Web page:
Lawrence Eugene Doby (December 13, 1923 – June 18, 2003) was an American professional baseball player in the Negro leagues and Major League Baseball (MLB) who was the second black player to break baseball's color barrier. A native of Camden, South Carolina and three-sport all-state athlete while in high school in Paterson, New Jersey, Doby accepted a basketball scholarship from Long Island University. At 17 years of age, he began his professional baseball career with the Newark Eagles as the team's second baseman. Doby joined the United States Navy during World War II. His military service complete, Doby returned to baseball in 1946, and along with teammate Monte Irvin, helped the Eagles win the Negro League World Series.
In July 1947—three months after Jackie Robinson made history with the Brooklyn Dodgers—Doby broke the MLB color barrier in the American League when he signed a contract to play with Bill Veeck's Cleveland Indians. Doby was the first player to go directly to the majors from the Negro leagues. A seven-time All-Star center fielder, Doby and teammate Satchel Paige were the first African-American players to win a World Series championship when the Indians took the crown in 1948. He helped the Indians win a franchise-record 111 games and the AL pennant in 1954, finished second in the AL Most Valuable Player (MVP) award voting and was the AL's RBI leader and home run champion. He went on to play for the Chicago White Sox, Detroit Tigers, and Chunichi Dragons before his retirement as a player in 1962.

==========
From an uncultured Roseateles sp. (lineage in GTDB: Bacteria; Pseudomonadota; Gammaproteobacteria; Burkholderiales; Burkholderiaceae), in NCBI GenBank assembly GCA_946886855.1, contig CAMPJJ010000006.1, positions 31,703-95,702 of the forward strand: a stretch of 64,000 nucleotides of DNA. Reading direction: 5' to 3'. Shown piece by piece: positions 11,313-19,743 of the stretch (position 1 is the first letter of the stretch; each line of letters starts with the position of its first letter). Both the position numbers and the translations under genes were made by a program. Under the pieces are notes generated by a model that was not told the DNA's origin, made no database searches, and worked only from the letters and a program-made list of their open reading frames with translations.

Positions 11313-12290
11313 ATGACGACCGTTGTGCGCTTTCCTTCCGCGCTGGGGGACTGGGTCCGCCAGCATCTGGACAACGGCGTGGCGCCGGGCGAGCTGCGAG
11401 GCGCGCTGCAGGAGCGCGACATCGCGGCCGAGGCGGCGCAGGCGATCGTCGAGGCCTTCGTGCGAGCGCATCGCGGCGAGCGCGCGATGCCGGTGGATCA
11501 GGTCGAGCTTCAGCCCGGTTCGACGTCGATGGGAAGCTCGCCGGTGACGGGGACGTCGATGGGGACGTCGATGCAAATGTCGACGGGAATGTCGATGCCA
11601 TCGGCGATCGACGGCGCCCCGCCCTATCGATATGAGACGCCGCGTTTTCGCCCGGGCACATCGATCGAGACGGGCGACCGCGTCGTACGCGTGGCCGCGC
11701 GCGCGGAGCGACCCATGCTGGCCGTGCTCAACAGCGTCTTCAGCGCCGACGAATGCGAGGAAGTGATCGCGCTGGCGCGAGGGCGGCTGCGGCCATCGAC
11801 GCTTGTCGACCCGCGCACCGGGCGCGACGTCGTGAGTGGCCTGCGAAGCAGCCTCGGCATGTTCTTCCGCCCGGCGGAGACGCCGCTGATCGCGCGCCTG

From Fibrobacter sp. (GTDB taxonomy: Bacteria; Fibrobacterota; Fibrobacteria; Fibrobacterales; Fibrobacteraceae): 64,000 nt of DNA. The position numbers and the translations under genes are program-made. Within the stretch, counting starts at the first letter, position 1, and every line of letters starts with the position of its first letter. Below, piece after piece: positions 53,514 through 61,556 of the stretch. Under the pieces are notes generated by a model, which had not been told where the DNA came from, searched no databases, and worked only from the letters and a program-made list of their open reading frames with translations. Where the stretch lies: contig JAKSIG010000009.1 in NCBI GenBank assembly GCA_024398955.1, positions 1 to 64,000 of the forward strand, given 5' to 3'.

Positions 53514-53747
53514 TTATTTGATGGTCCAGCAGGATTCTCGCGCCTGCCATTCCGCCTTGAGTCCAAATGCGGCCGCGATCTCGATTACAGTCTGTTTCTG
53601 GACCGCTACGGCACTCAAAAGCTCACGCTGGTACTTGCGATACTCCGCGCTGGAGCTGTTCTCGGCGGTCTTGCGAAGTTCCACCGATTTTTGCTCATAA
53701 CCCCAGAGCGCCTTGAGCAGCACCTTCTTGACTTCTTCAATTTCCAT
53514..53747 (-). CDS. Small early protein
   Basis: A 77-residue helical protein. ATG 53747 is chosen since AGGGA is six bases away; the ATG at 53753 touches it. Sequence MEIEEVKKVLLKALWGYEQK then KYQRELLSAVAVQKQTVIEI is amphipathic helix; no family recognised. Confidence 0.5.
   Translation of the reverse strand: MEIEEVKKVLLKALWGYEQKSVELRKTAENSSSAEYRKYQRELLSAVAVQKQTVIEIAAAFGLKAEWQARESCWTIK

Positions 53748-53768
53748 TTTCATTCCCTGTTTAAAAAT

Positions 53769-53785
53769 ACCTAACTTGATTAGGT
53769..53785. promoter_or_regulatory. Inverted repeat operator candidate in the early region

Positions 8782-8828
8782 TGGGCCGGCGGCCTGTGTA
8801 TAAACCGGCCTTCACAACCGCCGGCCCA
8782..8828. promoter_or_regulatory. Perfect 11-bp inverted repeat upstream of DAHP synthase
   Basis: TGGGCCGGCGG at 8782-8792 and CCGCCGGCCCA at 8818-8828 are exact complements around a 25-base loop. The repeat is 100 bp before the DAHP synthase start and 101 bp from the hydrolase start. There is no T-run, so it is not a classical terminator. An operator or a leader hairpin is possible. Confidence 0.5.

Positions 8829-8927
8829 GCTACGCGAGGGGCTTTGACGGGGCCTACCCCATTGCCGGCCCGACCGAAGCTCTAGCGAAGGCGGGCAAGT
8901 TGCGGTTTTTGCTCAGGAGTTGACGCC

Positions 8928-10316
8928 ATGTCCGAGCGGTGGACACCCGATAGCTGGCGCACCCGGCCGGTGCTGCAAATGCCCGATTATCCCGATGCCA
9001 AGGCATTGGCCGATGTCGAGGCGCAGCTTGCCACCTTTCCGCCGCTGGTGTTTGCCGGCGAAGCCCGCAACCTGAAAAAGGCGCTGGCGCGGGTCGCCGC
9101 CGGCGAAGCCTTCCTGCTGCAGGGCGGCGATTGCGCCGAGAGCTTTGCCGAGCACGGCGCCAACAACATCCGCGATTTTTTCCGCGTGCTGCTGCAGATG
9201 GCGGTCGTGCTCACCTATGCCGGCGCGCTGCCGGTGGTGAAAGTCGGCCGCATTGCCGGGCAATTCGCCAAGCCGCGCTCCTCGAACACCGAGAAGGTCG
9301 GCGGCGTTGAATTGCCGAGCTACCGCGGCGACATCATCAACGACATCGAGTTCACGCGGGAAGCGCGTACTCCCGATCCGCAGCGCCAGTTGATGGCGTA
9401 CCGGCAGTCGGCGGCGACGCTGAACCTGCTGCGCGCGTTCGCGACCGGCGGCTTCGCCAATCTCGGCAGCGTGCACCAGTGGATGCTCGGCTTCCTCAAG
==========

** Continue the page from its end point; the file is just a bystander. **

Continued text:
Doby later served as the second black manager in the majors with the Chicago White Sox, and in 1995 was appointed to a position in the AL's executive office. He also served as a director with the New Jersey Nets of the National Basketball Association (NBA). He was selected to the National Baseball Hall of Fame in 1998 by the Hall's Veterans Committee and died in 2003 at the age of 79.
He is also known as Lawrence Eugene Doby.
Doby and his wife, Helyn, had five children, six grandchildren and four great-grandchildren. When the Dobys moved to Montclair, Yogi Berra and his wife became neighborhood friends and children of the two families played baseball and football together. Doby had a kidney removed in 1997 after a cancerous tumour was detected. Helyn, married to Doby for 55 years, died in 2001 after a six-month battle with cancer.
Doby died on June 18, 2003, at his home in Montclair, New Jersey, at age 79 after suffering cancer. When Doby died, President George W. Bush made the following statement: